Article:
Half of cancer patients who enter tobacco treatment program quit smoking

Half of cancer patients who enter tobacco treatment program quit smoking

PanARMENIAN.Net - In the largest smoking cessation study of cancer patients to date, researchers from The University of Texas MD Anderson Cancer Center found that comprehensive tobacco treatment can help cancer patients successfully quit and abstain from smoking, Sky Statement reports.

The prospective study, published today in JAMA Network Open, analyzed 3,245 smokers treated in MD Anderson’s Tobacco Treatment Program between 2006 and 2015. At three, six and nine-month follow-ups, smoking abstinence rates averaged 45%, 46% and 44%, respectively. Based on the program’s success, the authors advocate for full integration of comprehensive tobacco treatment into the oncological setting to ensure the best possible cancer treatment outcomes.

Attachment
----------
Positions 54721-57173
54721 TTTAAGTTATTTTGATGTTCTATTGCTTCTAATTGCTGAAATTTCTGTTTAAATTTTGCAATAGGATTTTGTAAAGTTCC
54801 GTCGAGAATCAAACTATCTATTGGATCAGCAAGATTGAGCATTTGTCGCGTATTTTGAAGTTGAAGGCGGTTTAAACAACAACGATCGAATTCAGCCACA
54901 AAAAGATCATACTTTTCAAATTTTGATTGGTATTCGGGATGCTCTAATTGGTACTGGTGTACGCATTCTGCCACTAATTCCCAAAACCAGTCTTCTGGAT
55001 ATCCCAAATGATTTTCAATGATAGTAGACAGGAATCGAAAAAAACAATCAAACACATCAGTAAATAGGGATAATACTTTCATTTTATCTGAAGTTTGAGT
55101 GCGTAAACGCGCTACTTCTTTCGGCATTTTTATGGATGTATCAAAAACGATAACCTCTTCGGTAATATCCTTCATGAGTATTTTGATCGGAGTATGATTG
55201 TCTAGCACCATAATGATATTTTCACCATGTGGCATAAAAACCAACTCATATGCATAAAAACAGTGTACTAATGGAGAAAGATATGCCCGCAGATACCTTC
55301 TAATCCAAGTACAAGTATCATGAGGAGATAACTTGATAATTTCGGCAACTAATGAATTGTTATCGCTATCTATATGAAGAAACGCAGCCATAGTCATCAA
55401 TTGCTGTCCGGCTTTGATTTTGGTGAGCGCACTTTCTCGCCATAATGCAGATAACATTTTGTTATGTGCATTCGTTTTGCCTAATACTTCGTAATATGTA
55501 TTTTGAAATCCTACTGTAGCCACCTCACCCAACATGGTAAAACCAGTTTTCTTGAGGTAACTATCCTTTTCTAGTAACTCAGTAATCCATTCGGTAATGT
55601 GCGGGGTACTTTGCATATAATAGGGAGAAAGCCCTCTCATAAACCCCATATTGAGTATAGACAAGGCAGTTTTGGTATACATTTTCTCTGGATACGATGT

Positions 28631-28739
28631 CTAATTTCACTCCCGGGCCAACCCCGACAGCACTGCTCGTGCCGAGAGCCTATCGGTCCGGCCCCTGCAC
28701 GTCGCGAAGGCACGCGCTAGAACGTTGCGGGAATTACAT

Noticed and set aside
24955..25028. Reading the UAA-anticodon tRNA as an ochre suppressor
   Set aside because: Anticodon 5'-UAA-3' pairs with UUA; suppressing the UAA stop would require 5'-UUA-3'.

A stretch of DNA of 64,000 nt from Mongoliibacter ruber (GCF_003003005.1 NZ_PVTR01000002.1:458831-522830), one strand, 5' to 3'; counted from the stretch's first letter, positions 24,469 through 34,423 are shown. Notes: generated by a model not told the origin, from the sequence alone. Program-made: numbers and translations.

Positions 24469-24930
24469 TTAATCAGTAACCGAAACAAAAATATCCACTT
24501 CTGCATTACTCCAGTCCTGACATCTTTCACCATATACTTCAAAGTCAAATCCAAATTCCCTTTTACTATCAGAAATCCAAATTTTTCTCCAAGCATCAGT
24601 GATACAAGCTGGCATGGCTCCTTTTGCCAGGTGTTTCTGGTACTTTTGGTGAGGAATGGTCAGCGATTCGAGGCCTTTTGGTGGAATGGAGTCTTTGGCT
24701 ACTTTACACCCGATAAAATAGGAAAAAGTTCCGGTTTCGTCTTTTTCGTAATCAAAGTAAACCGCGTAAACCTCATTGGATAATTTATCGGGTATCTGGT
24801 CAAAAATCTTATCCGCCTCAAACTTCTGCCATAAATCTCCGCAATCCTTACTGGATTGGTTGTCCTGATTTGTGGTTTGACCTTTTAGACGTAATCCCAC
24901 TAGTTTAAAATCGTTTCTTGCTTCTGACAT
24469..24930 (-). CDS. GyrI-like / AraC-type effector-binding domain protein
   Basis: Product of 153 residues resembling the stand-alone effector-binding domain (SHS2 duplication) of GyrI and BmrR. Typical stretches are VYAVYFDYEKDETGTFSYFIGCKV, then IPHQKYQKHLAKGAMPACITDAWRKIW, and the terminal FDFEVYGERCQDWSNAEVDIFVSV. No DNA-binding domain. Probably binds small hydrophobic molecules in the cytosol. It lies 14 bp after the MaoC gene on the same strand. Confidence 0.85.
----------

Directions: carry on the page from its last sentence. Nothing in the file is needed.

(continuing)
While the study was not designed as a randomized clinical trial and did not compare different types of smoking cessation programs, past studies have shown quitlines or other minimal interventions have abstinence rates of 20% or less. As with quitlines, abstinence rates for the Tobacco Treatment Program were self-reported and were not regularly biochemically verified.

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